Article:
From Nice, the train to Italy takes less than an hour, so it’s well worth adding a day of Italian adventure to your trip!
You have two choices for trains to Italy, the regular French trains, or take the more expensive but faster and more comfortable Italian train, Thello.
Taking the French TER train to Italy
The trains from Nice to the Italian border town of Vintimille/Ventimiglia leave Nice roughly every half hour, cost 7.70€ one-way, 15.40€ round-trip, and will take around an hour. Here is the schedule for the route, 04: Mandelieu-Nice-Ventimiglia or you can also just plug in your timing and destination here to get train times.
This route is included in the SNCF/Zou Day Passes, Weekly and Monthly Passes.
If you are going farther in Italy, with the French trains, you need to change to an Italian train in Ventimiglia, which can be a hassle, especially if you have luggage.
You can buy your ticket from Nice to anywhere in Italy from the Nice SNCF ticket office, but you’ll save a lot of money by either buying your Italian portion online (but do this once in Europe as it is much less expensive), or just buy your continuing ticket from ticket booth at the Ventimiglia train station.
Here’s the Italian train site in English. Italian trains are always late, so download the Pronto Treno app (in English) so that you will know ahead of time if your train is delayed.
On the way back, be sure to have downloaded the SNCF app so that you can check train times and know if your return train is going to be late. All trains going in the direction of France stop at Monaco and Nice, then Antibes and Cannes.
Taking the Italian Thello train to Italy
Thello is a new private train company that has only recently set up service in France. They offer three trains a day with fast service between Cannes/Nice and Milan. The trains are bit more expensive, but have the following advantages over the French and Italian state-run trains:
- This is a biggie: If you are going farther into Italy, you don’t have to change trains at the border in Ventimiglia!
- Much faster and more direct routes
- More comfortable trains, assigned seats that recline, individual power sockets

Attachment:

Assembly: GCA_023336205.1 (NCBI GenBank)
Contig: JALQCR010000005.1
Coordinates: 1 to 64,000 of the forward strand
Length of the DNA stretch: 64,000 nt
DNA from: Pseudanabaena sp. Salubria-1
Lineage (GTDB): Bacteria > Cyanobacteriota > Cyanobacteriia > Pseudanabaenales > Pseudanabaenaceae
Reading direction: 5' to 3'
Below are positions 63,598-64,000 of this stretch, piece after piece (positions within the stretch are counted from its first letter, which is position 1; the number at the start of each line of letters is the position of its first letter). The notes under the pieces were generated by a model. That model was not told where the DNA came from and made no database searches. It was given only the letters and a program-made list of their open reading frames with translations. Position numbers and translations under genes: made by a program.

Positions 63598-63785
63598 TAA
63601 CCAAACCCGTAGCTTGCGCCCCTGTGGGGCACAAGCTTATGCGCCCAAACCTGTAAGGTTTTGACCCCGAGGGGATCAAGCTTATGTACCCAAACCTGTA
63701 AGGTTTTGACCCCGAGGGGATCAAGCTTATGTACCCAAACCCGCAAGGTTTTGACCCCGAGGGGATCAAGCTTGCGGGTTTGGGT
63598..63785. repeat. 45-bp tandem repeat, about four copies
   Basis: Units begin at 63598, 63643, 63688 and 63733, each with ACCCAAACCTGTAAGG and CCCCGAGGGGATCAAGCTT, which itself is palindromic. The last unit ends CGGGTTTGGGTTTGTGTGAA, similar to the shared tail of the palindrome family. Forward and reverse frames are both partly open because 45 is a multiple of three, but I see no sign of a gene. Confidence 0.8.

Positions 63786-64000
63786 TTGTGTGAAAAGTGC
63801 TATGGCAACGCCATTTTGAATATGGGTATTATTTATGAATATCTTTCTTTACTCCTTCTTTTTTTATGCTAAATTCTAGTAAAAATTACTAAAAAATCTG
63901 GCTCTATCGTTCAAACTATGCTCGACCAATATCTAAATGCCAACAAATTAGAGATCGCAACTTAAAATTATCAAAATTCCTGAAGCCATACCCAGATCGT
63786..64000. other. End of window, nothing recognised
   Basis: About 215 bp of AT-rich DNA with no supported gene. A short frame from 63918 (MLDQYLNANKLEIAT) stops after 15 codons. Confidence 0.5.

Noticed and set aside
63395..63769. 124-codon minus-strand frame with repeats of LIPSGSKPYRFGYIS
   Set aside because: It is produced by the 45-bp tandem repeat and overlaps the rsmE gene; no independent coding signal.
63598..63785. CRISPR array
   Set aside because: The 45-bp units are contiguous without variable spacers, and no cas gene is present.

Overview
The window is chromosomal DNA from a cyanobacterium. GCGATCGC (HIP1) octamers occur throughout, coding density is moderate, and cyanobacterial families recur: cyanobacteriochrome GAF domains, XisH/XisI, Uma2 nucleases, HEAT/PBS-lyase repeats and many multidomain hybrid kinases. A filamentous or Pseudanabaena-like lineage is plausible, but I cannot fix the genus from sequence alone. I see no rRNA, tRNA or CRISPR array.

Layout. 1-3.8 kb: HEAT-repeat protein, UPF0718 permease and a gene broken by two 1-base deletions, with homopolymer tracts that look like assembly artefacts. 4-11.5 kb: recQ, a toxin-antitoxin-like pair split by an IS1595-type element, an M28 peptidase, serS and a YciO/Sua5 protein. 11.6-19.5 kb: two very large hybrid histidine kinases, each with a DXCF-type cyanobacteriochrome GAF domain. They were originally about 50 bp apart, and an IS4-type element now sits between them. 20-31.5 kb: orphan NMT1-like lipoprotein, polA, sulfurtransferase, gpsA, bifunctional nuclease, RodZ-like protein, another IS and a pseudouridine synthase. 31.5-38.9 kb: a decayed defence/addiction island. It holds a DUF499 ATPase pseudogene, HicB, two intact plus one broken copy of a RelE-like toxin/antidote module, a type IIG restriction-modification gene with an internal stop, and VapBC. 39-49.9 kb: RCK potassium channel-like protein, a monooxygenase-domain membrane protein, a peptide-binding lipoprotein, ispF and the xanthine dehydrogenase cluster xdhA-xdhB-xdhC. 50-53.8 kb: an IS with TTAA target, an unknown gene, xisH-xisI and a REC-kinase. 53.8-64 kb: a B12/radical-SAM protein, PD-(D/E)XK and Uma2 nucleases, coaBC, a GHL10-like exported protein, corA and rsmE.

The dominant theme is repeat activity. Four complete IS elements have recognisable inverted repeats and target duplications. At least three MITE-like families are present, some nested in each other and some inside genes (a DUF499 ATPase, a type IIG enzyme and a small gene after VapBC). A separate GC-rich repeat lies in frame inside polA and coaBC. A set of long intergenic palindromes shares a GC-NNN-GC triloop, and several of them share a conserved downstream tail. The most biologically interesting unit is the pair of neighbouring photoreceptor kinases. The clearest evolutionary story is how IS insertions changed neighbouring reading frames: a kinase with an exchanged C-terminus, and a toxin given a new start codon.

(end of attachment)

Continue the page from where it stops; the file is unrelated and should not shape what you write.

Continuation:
- Cleaner bathrooms
- More professional service with all staff speaking English
- A bar car!
Just for comparison, if you are just going from Nice to Ventimiglia, the Thello train costs 10€ (as opposed to 7.70€ with TER), takes less than 40 minutes (instead of an hour with TER), but Thello only has three trains a day, a morning, afternoon and evening run (versus every half-hour with TER). Also, SNCF and Zou Day/Week/Month Passes are not accepted on the Thello trains.
But if you are going to Sanremo or anywhere beyond, and especially if you have luggage, Thello is much better because you won’t have to change trains in the sometimes chaotic Ventimiglia station, where incidentally there are lots of stairs and no escalators!
It’s easiest to buy your Thello tickets on-line (but wait to do this once you’re in France as they are much more expensive if you buy on-line in the US, not sure why), or at the Thello office at the Nice train station (in the annex just outside the west end of the station, open Mon-Fri), or even at the Thello ticket machines in the Nice train station (but these only work with chip-and-pin credit cards). The staff at the Thello office are very nice and all speak English.
A few tips for your trip
Passport: Take it as there is usually a passport check on the train, but then put it somewhere where it cannot get pick-pocketed.
Best view: Choose seats on the right side of the train for going to Italy, and on the left for the return trip. If using Thello, when you choose your seats online, look to see where the engine is and then you will know which side to choose.
Ventimiglia Train Station: As this is the Italian border, the train station is full of migrants trying to reach France, which makes for kind of a zooey atmosphere. Beware of pickpockets.
Ventimiglia town: There is a lovely daily covered food market (Tues-Sun) just down from the train station on your right, with amazing produce, wonderful fresh pastas and raviolis, and great prices.
Market Days: Friday Market Day in Ventimiglia is an all-day affair, and although the police have chased away the counterfeit designer bag men, it’s still worth going not only for the discounted delectables, but also for the rock-bottom prices on leather goods, clothes, jewelry, basic housewares, gadgets, etc. Just walk straight out of the Ventimiglia train station and in minutes you’re in the thick of the massive sprawl of stands in every direction. It’s very fun, but again, just watch out for pickpockets.
Sanremo has similar Market Days on Tuesdays and Saturdays, but they’re a bit smaller and less overwhelming, and end around 1pm, just in time to have a long Italian lunch. Bordighera’s Market Day is Thursday morning.
Another idea is to rent bicycles: Here is a great post by Nice by Dark on Bicycle rentals in Sanremo
Italian Cafe and Restaurant Quirks: All Italian restaurants add a set cover charge, or coperto, usually 1-3€ per person depending on the restaurant, so don’t be surprised when you see this on your bill.
The cappuccinos in Italy are amazing, but know that at most stand up cafes and bars (including in the train station) you first decide what you want from the display, then go pay at the cashier, then return to the counter with your receipt and they will only then make your order. Oh, and there are two prices depending on if you plan to drink your coffee standing at the counter or sitting down!
See Related Pages:
- Mountain Trains
- Cheap Train Tickets and Rail Pass Deals
- Coastal Trains along the French Riviera
- Day Trips from Nice
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